By Emily K. Alhadeff, Associate Editor, The Jewish Sound
In 1935, Lithuania-born Rabbi Mordecai Kaplan wrote “Judaism as a Civilization,” a book that reimagined the religion as a way of living and became the foundation for the Reconstructionist Movement.
Many of Kaplan’s ideas are taken for granted today, but they were radical for Kaplan’s Orthodox world back then. The movement that sprung from his vision is now the most progressive in North America.
In keeping with that progress is Rabbi Deborah Waxman, the Reconstructionist movement’s president. The first female (and lesbian) president of the Reconstructionist movement, Waxman is also the first leader of the organization since its restructuring in 2012, which saw the merger of the Reconstructionist Rabbinical College and the congregational wing, Reconstructionist Jewish Communities.
Waxman was in Olympia visiting Temple Beth Hatfiloh on Monday, February 23, and in Seattle the next day to visit with Kadima, as part of a Northwest tour to a total of five congregations. Since taking her post a year ago, she’s visited some 35 congregations around the country to introduce herself and understand their needs.
“The Reconstructionist movement has been significantly influential on North American Jewish life,” Waxman told The Jewish Sound during her Seattle stop.
The movement is the leader in gender and sexuality issues and the inclusion of non-Jews, Waxman said. Kaplan, who grew disenchanted with Orthodoxy and sought to build a Jewish identity on more American values, is credited with inventing the Bat Mitzvah.
“The values that have created this optimistic and embracing, inclusive vision push us to continue to be on the cutting edge,” said Waxman. “I see a real need for what the Reconstructionist approach has to offer.”
Rabbi Seth Goldstein of Temple Beth Hatfiloh welcomed Waxman’s visit.
“It was really positive when she came to Temple Beth Hatfiloh, because people are able to make a more direct connection with the movement, with Rabbi Waxman, with the ideology we’re connected to,” he said. “The fact that she visited the Northwest, which is so far from the center of the Reconstructionist movement, says a lot.”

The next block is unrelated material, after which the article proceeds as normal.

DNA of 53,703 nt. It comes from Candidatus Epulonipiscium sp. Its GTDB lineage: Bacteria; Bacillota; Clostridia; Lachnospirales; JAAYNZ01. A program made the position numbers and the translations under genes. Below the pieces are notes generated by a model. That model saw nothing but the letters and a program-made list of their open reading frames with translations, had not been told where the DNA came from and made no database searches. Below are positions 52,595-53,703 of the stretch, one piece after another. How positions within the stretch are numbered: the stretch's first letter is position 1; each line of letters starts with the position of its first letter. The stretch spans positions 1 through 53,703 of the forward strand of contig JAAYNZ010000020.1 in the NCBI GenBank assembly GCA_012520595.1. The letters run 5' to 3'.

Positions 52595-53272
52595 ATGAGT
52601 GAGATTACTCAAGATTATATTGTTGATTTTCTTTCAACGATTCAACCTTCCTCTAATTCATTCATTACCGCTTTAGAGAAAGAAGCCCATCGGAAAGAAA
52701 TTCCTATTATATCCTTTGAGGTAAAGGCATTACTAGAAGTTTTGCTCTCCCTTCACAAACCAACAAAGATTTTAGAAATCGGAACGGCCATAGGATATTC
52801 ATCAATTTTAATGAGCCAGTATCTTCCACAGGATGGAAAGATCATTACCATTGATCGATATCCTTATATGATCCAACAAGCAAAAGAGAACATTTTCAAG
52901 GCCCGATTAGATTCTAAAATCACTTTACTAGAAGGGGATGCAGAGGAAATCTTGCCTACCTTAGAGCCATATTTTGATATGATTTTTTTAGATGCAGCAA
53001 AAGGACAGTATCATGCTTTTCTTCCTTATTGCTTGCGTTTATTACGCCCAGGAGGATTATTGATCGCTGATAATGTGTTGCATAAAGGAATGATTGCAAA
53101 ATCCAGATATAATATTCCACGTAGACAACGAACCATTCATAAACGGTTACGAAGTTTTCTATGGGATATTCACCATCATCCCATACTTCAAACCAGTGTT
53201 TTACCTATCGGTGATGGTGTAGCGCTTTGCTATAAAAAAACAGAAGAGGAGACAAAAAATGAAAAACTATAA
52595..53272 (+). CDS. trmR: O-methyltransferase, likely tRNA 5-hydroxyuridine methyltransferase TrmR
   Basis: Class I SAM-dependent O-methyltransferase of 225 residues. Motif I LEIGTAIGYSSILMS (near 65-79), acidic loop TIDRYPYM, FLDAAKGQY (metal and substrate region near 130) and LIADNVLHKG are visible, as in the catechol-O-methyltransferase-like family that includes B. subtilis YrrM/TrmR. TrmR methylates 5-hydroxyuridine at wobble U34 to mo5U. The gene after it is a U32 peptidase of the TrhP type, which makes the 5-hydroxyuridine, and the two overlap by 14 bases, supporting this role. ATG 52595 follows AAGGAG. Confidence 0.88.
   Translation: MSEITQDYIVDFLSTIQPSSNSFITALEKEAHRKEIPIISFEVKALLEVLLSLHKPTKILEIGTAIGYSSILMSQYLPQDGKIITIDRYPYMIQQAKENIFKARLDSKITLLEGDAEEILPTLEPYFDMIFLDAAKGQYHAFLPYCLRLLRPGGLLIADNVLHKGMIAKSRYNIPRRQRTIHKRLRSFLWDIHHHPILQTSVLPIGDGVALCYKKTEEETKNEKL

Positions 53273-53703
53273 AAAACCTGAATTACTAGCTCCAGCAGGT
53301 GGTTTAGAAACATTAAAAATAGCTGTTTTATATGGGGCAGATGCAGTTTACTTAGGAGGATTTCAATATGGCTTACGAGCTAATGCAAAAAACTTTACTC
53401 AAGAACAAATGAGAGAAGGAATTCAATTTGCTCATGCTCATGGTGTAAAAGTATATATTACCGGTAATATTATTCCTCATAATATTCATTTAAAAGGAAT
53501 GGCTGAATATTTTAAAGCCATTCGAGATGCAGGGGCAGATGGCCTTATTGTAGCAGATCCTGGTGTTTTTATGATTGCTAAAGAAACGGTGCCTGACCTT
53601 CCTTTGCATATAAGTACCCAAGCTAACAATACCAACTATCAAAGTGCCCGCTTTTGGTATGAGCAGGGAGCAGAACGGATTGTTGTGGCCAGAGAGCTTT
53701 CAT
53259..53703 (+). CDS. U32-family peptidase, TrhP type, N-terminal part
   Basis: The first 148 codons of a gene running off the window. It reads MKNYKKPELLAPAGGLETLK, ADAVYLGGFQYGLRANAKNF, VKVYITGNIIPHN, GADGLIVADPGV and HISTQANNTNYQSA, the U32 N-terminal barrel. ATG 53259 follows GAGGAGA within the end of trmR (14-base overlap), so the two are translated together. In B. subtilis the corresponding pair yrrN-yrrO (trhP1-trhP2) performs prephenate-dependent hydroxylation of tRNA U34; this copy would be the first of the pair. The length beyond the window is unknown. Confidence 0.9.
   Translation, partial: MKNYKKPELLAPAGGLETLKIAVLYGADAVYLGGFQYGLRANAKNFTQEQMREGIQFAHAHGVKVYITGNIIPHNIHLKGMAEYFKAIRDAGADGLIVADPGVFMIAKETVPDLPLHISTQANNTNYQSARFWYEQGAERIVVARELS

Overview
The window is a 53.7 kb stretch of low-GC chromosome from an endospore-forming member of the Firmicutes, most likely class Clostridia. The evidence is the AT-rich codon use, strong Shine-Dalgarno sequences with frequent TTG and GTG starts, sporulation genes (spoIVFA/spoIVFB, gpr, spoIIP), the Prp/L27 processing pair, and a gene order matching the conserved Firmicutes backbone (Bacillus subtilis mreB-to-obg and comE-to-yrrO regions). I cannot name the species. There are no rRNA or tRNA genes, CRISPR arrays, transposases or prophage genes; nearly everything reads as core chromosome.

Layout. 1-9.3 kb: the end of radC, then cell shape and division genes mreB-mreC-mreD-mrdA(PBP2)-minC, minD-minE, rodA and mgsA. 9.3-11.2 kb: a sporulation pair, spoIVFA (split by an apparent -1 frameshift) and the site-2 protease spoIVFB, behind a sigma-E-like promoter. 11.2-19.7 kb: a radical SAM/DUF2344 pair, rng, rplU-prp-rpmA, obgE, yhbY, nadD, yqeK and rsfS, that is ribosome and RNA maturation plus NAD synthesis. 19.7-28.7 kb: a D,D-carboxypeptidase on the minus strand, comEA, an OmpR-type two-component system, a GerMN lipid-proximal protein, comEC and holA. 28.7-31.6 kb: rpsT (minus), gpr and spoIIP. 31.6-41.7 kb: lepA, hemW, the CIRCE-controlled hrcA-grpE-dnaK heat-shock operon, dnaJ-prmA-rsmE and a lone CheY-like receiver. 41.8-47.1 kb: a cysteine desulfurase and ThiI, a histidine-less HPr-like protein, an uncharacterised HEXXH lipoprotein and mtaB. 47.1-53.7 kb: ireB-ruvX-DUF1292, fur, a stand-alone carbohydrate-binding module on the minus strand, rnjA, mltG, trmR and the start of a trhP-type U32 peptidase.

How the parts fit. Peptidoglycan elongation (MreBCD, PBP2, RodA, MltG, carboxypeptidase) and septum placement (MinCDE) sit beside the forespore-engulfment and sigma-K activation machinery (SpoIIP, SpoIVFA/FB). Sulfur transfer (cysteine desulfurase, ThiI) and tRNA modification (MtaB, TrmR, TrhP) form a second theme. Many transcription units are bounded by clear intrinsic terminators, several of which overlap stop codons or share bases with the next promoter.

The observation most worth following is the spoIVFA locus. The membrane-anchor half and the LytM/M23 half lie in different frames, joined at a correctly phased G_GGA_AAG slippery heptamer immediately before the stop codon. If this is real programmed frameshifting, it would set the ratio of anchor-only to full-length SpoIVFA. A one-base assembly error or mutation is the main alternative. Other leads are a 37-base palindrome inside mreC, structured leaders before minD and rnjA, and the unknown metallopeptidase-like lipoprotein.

TBH has been affiliated with the Reconstructionist movement for about 15 years, according to Goldstein, who was ordained at the RRC in Wyncote, Penn.
“Reconstructionism takes an approach that Judaism is the evolving religious expression of the Jewish people,” he said. “It’s more bottom-up and democratic, and continually evolving with the idea of making Judaism more meaningful.”
Goldstein hopes that the five Northwest congregations will put together a Shabbaton in the near future.
In addition to pluralism, social activism, and the evolving American Jewish identity, Waxman explained that the movement is also active in Israel’s Jewish “renaissance” — the growing interest of secular Israelis in Jewish study. The movement is formalizing that relationship, starting with a Facebook page called “Gateways to Israeli-Jewish Renaissance.” Waxman hopes the liberal American Jewish community can promote a more pluralistic Jewish society in Israel.
Yet she’s hesitant to speculate on the future of the Reconstructionist movement in America and beyond.
“I deeply hope the Jewish community will develop the preservation of difference while being open to other faith traditions,” she said. “[But] I have no idea what that Jewish community is going to look like, because were living in this time of unprecedented change.”
The economic downturn, the explosion of digital technology, and the effects of these events on media, education, and society could greatly impact a vision of Judaism based on people and evolution.
“I focus on a lot of values that will help us through the change,” she said. “That will help us build a self-aware and affirmative Jewish community.”
For Waxman, the essence of Judaism is asking the hard questions.
“I often joke that I’m the chief evangelizer for Reconstructionism,” she said. “Part of that means evangelizing for progressive Judaism and progressive religion…. I am not interested in being Jewish for the sake of being Jewish. I think that being Jewish is a means to several ends, that I aim to be a good Jew because it helps me be fully human. With the Divine, to try to work through these perpetual questions: Why am I here? And what am I supposed to be doing?”